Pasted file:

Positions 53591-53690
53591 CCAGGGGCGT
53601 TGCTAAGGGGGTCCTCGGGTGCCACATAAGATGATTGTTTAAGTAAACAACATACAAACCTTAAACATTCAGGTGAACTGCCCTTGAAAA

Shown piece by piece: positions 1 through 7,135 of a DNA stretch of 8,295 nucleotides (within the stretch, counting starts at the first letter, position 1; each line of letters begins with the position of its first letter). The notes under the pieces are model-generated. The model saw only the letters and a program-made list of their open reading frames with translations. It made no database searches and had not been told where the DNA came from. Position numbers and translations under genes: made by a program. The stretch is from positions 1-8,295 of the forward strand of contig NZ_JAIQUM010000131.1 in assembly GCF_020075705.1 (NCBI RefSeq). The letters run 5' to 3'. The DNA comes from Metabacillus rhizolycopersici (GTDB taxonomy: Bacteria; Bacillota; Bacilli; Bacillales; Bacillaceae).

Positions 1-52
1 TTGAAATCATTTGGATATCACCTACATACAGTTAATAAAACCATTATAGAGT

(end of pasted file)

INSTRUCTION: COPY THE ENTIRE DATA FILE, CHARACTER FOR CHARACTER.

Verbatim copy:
Positions 53591-53690
53591 CCAGGGGCGT
53601 TGCTAAGGGGGTCCTCGGGTGCCACATAAGATGATTGTTTAAGTAAACAACATACAAACCTTAAACATTCAGGTGAACTGCCCTTGAAAA

Shown piece by piece: positions 1 through 7,135 of a DNA stretch of 8,295 nucleotides (within the stretch, counting starts at the first letter, position 1; each line of letters begins with the position of its first letter). The notes under the pieces are model-generated. The model saw only the letters and a program-made list of their open reading frames with translations. It made no database searches and had not been told where the DNA came from. Position numbers and translations under genes: made by a program. The stretch is from positions 1-8,295 of the forward strand of contig NZ_JAIQUM010000131.1 in assembly GCF_020075705.1 (NCBI RefSeq). The letters run 5' to 3'. The DNA comes from Metabacillus rhizolycopersici (GTDB taxonomy: Bacteria; Bacillota; Bacilli; Bacillales; Bacillaceae).

Positions 1-52
1 TTGAAATCATTTGGATATCACCTACATACAGTTAATAAAACCATTATAGAGT